I have had a friend during my college days. Unfortunately, it was only one directional and she never reciprocated my friendship appropriately. She used me for monetary purpose and mistreated me whenever I visited her home.

There was an occasion where I really needed some legal advice and her father guided me appropriately. I did thank him for his help.

However, her verbal abuse continued and I distanced myself from her, completely. And it has been quite a few years now.

I would be attending a wedding in a few months and I have understood that she is in the guest list as well.

Had it been a few years back, I would have hated the thought of seeing her face let alone meet her, but now, I am more mature and want to handle the situation appropriately. The kind of person she is, I am sure she would want to strike a conversation with me.

If her dad is at the place, I'll ensure that I speak to him in-person.

I want to tackle the situation and handle it without becoming uncomfortable or avoiding her completely. I don't want to appear condescending or intentionally short spoken, but I also do not want to encourage her to speak with me at length. I'm looking for a way to acknowledge her presence in a normal way without encouraging a conversation, essentially. How can I go about doing that?

  • hi @SandyC. Your situation reminds me of another question here on IPS. I'm not saying it's a duplicate, but I see many similarities. Maybe give it a read and see if the answers there help you too.
    – kscherrer
    Commented Mar 9, 2018 at 12:38
  • I also feel that this one is similar: interpersonal.stackexchange.com/questions/904/… to your problem.
    – Abhigyan
    Commented Mar 9, 2018 at 16:08
  • 'She used me for monetary purpose and mistreated me whenever I visited her home.' In what sense was she your friend, why did you visit her home?
    – user9837
    Commented Mar 12, 2018 at 16:05

3 Answers 3


A key part to your potential answer is something you brought up yourself:

I am more mature and want to handle the situation appropriately.

No doubt that your friend will most likely be the same - true they could be just as they were before however you shouldn't necessarily be thinking of the worst case scenario. They might not turn up, they might avoid you, they too might have changed themselves.

Either way - should they decide to strike up a conversation you need to decide if you really don't want to talk to them; they might have changed in such a way that you find that actually you don't mind talking to them again - and that you actually enjoy talking to them now.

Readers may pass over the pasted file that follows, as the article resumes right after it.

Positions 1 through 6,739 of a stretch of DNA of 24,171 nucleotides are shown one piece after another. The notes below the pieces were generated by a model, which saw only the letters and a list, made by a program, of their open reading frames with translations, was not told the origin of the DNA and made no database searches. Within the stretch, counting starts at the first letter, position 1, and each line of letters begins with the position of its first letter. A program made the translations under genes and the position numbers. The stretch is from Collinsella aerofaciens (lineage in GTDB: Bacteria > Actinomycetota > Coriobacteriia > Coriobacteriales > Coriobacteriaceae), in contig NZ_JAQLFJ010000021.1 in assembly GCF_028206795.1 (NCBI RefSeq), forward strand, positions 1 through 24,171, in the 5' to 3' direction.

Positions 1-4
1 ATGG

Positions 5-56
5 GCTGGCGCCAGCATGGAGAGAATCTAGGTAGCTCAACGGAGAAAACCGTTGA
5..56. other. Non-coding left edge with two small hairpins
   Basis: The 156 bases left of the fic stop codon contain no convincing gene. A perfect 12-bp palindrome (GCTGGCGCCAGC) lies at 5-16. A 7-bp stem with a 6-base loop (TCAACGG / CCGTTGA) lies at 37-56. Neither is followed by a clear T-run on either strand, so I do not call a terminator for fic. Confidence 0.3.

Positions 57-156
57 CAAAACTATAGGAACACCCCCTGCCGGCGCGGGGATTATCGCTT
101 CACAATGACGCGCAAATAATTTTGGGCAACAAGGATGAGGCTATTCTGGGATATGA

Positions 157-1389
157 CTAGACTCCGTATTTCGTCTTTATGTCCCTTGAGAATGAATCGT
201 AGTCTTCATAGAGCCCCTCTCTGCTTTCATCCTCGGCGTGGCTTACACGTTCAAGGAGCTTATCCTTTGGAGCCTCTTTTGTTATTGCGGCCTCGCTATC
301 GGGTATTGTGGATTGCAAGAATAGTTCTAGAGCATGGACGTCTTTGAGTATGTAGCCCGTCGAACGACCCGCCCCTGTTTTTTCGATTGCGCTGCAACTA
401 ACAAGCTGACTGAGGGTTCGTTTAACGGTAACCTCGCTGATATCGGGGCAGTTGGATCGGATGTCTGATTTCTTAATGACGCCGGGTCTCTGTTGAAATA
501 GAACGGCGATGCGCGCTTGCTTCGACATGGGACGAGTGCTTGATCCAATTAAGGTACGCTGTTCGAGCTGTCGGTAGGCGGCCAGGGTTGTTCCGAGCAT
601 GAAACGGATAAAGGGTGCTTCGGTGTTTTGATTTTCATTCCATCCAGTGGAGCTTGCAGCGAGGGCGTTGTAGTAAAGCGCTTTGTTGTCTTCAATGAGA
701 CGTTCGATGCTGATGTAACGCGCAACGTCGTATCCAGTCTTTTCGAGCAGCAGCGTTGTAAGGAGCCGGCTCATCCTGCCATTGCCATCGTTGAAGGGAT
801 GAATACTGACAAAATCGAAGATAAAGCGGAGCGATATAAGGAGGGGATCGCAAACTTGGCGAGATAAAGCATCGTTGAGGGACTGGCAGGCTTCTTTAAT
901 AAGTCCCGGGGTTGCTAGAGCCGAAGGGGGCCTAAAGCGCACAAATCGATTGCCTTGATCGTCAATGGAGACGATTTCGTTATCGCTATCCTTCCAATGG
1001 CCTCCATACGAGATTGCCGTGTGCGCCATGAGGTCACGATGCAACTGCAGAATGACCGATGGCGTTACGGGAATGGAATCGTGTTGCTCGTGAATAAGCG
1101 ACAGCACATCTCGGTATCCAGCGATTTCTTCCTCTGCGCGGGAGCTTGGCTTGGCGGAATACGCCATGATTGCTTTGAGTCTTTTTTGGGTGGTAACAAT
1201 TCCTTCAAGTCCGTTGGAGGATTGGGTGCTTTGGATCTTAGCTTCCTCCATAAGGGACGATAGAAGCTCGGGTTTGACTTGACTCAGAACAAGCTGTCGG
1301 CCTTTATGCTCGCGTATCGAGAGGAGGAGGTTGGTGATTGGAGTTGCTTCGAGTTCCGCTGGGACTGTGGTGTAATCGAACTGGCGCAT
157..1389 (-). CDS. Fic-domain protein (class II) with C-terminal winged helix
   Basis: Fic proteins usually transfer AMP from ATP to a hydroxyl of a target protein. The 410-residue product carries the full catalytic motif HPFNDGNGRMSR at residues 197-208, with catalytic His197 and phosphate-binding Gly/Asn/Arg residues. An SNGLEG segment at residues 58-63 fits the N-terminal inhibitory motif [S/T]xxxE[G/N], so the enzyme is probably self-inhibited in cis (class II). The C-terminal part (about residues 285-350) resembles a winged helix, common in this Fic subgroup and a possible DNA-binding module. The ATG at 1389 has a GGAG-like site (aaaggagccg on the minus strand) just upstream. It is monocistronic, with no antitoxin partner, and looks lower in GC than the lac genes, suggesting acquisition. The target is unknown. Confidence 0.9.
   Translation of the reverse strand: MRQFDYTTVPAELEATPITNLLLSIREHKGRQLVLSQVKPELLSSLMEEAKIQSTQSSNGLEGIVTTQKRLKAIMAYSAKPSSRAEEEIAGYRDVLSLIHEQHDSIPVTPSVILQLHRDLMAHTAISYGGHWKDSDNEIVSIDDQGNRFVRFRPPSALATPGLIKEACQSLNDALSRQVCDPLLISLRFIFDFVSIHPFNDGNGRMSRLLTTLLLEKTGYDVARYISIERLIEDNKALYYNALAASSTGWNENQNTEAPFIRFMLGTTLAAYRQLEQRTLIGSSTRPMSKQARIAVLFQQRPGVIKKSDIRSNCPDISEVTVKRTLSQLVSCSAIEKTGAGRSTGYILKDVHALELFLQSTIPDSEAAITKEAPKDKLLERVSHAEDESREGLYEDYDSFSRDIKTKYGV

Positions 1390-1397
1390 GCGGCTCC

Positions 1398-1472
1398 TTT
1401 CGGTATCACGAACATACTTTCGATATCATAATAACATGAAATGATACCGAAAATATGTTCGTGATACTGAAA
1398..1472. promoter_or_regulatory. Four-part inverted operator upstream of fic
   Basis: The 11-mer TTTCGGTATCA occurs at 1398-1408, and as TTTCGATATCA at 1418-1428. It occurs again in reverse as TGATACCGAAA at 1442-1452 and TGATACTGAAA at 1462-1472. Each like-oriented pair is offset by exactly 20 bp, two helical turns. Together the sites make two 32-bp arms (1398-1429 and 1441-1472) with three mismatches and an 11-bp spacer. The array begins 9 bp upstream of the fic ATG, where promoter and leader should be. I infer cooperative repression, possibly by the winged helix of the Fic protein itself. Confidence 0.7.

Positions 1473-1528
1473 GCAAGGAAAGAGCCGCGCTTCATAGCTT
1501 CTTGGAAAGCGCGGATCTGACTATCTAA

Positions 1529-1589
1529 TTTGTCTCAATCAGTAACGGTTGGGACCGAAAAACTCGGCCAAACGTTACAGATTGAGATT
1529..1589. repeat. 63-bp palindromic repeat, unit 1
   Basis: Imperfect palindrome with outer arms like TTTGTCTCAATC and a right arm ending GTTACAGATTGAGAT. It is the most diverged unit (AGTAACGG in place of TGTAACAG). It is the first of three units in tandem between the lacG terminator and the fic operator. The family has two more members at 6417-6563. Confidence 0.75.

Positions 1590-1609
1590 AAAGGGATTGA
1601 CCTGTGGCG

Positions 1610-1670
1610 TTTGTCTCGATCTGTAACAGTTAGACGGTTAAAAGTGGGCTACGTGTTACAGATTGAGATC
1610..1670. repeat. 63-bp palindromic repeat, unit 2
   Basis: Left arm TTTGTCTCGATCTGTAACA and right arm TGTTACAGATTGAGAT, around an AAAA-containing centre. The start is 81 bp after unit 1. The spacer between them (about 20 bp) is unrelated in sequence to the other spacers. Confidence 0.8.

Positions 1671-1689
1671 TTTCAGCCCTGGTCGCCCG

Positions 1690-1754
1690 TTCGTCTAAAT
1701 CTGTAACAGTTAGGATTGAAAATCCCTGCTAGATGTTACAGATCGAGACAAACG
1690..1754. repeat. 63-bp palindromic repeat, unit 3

Of course you're still more than free to wish to not talk to them - so if you do find yourself in a situation where you are talking to them, just keep things brief. Just ask how they are doing generally, and try avoiding going into depth about anything in particular. Depending on how long you want the conversation to last you can ask as much or as little as you like. If she is extremely talkative and you find that the conversation has been going on for "too long" (for your liking) - then you could always find a reason to move on or end it; some ideas are:

  • "Well it's been lovely catching up, however I think I should go and do some more mingling/should catch up with some other friends too"

  • "Well it's been lovely talking again, but I think I'm going to grab some food/go home/go to the bathroom" (depending on the time of the wedding)

Or any other reason you can think of to leave a conversation.


Weddings always seem to have a lot of drama associated with them. People get worried about others causing a scene, uninvited guests showing up, and other things happening. Most of the time, these scenarios never materialize.

Your friend has most likely changed, as have you. I think you are judging her by what you remember of her and not what she might be now. There is pain, I can see, and it makes sense that based on your experience you don't want much to do with her.

This isn't a reunion, it's an event. I assume you're bringing a date to this. If so, spend your time with your date. I'm sure that he/she won't mind. :) If this old friend comes over to chat, acknowledge her, give her a chance to say "hi" and chat for a sec. Then I'd suggest saying,

"This is my date, [x]". It's been a pleasure, but [x] and I are going to enjoy this dance together. Thanks for stopping by!"

There's no harm in being civil here and then you can take some sense of accomplishment in not being too rough on someone at a wedding.

If she wants to make this into a reunion, then I'd suggest focusing on your date.

"I'm sorry, I'm here with [x] this evening and I'd really like to focus my attention there."

And sincerely wish her a pleasant evening. Again, be graceful and pleasant but firm that you don't want to spend a lot of time with her.

  • 1
    Is 'bringing a date' customary for weddings? Because if this is not the case most of this answer is based on a wrong assumption.
    – user2848
    Commented Mar 12, 2018 at 16:17
  • @Geliormth You make a good point. Generally in the US your invite includes a +1, so you can bring your significant other/boyfriend/girlfriend. Commented Mar 12, 2018 at 17:00
  • 2
    @baldPrussian Yes, but many people (such as myself) don't have a +1. And I've been to a lot of wedding receptions by myself and had invitations to many more. (I live in the US.) Good answer regardless.
    – user4245
    Commented Mar 12, 2018 at 23:40

I have a lot of practice with exactly this kind of situation. I think the answer is really pretty simple. Treat her and interact with her exactly the same way (I hope) you would an unappealing or boring stranger at a party -- be polite, make whatever small talk is required, and find the earliest polite opportunity to leave the conversation.

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